Cancerous splice variants

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Science Signaling  17 May 2016:
Vol. 9, Issue 428, pp. ec115
DOI: 10.1126/scisignal.aag1374

Alternative splicing increases the diversity of proteins encoded by the genome. Although critical for development and to enable tissue- and cell-specific regulation and function, this process can also be pathological and contribute to disease as illustrated by a pair of papers on alternative splicing in cancer. The enzyme ketohexokinase (KHK, also known as fructokinase) metabolizes fructose, and the KHK-C splice variant is predominantly present in the liver and exhibits greater activity toward fructose than does the KHK-A variant, which is present in many tissues but has poor activity toward fructose. Li et al. found that fructose metabolism in hepatocellular carcinoma cell lines was less than that of cultured hepatocytes and that, rather than KHK-C present in the normal hepatocytes, the hepatocellular carcinoma cells had KHK-A. The splicing regulatory proteins HnRNPH1 and HnRNPH2 interacted with nucleotide sequences spanning the boundaries of spliced KHK exon, and knockdown of these RNA-binding proteins switched the isoform present in the hepatocellular carcinoma cells from KHK-A to KHK-C. Comparison of the proteins that immunoprecipitated with KHK-A and KHK-C revealed a specific interaction, which was confirmed as direct in various assays, between KHK-A and the enzyme PRPS1, which is the form of phosphoribosyl pyrophosphate synthetase that exhibits feedback inhibition and is involved in nucleotide biosynthesis. In vitro kinase assays demonstrated that KHK-A phosphorylated PRPS1 and that this phosphorylation blocked the interaction of PRPS1 with the feedback allosteric inhibitor ADP. Thus, this switch in KHK splicing in the hepatocellular carcinoma cells reduced fructose metabolism but enhanced nucleotide synthesis, which would enable proliferation. Disrupting this pathway with targeted knockdown reduced hepatocellular tumor growth of the injected cells in mice, and survival of human hepatocellular carcinoma patients negatively correlated with increased abundance of HnRNPH1 or HnRNPH2 and KHK-A and increased PRPS1 phosphorylation.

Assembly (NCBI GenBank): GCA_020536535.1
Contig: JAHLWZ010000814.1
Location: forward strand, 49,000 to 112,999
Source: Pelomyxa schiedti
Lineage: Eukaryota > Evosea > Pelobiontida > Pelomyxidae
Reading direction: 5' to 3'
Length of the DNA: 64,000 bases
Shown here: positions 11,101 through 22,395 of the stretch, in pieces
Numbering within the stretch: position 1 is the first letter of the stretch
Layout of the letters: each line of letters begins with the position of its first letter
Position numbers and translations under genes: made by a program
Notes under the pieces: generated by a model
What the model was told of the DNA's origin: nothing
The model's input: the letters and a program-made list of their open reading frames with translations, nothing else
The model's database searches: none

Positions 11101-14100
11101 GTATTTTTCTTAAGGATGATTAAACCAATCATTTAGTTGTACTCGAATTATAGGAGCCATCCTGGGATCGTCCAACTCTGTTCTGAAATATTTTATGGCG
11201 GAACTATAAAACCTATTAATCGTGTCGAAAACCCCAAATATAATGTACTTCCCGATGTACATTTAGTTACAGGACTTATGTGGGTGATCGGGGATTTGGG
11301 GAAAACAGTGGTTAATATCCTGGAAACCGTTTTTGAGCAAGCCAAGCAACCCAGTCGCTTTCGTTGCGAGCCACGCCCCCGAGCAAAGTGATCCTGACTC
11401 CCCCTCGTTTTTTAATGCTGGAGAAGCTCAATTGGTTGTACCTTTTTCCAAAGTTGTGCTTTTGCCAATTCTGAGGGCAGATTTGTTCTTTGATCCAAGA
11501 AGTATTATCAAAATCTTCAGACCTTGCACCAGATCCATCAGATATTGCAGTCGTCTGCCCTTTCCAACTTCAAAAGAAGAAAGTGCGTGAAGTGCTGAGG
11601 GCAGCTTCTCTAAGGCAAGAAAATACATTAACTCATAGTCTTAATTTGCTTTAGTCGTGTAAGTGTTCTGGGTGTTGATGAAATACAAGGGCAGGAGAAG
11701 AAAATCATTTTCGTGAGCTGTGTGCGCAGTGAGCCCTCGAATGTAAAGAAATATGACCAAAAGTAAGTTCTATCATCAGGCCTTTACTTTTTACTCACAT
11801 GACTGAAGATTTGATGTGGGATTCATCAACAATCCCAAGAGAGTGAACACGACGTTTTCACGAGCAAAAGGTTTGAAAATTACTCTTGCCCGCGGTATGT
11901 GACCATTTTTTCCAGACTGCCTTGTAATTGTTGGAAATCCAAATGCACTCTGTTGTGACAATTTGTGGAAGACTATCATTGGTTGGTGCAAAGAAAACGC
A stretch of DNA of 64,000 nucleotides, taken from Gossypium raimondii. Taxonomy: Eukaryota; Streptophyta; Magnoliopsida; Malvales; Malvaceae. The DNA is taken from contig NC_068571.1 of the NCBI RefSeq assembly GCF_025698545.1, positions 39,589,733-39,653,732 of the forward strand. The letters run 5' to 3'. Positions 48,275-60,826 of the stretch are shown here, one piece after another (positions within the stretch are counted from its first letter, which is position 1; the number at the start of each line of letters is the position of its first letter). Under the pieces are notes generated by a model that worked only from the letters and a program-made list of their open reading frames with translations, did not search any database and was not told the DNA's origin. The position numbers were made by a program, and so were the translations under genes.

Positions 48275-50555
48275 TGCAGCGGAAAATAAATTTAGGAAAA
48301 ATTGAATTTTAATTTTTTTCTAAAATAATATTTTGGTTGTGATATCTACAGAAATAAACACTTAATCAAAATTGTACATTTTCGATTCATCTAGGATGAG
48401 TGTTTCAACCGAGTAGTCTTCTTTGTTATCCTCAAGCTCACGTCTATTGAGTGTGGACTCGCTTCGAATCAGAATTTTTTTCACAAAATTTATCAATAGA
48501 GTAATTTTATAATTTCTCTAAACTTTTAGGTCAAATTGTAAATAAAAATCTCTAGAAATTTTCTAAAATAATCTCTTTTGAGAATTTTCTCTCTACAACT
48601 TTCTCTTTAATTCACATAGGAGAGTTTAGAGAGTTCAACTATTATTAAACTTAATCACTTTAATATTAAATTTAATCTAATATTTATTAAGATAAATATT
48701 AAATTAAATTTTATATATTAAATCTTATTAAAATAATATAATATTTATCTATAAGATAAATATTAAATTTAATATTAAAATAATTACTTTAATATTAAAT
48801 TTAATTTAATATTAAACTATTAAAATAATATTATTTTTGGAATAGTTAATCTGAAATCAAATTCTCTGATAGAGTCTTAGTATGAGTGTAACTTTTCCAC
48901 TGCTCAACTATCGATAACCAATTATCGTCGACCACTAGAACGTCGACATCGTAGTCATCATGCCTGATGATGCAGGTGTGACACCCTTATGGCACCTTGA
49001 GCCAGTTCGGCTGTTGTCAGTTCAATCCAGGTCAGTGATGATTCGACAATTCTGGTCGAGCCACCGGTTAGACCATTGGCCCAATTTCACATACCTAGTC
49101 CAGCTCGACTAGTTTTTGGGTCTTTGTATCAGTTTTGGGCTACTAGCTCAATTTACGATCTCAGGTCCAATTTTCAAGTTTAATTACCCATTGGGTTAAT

A different aspect of cancer is the ability to metastasize. MENA is an actin-regulatory protein and in vivo, but not in culture, tumor cells exhibit a switch such that the alternative splice variant MENAINV is produced. Oudin et al. found that cultured breast cancer cells engineered to express MENAINV gained the ability to migrate toward a fibronectin gradient. Intravital imaging of these cells when implanted in mice with or without a fibronectin source showed that the MENAINV-positive cells were more motile than the MENA-positive cells and that only the MENAINV-positive cells moved toward the fibronectin source. In mouse and patient tumor samples, the abundance of MENAINV correlated with reorganization of collagen in the extracellular matrix. In culture, the ability of MENAINV-positive cells to migrate on a high fibronectin gradient required the ability of fibronectin to form fibrils. Analysis of breast cancer patient data showed that the abundance of both MENA and MENAINV correlated with the amount of integrin with the α5 subunit and the amount of fibronectin and that poor outcome and relapse correlated with the abundance of MENAINV. Thus, altered alternative splicing of MENA promotes the production of an extracellular matrix–reorganizing event that enhances metastasis.

Science Signaling is interested in both the mechanisms that regulate alternative splicing and how alternative splicing influences cellular behavior. This pair of studies is an example of both sides of that research coin.

X. Li, X. Qian, L.-X. Peng, Y. Jiang, D. H. Hawke, Y. Zheng, Y. Xia, J.-H. Lee, G. Cote, H. Wang, L. Wang, C.-N. Qian, Z. Lu, A splicing switch from ketohexokinase-C to ketohexokinase-A drives hepatocellular carcinoma formation. Nat. Cell. Biol. 18, 561–571 (2016). [PubMed]

M. J. Oudin, O. Jonas, T. Kosciuk, L. C. Broye, B. C. Guido, J. Wyckoff, D. Riquelme, J. M. Lamar, S. B. Asokan, C. Whittaker, D. Ma, R. Langer, M. J. Cima, K. B. Wisinski, R. O. Hynes, D. A. Lauffenburger, P. J. Keely, J. E. Bear, F. B. Gertler, Tumor cell–driven extracellular matrix remodeling drives haptotaxis during metastatic progression. Cancer Discov. 6, 516–531 (2016). [PubMed]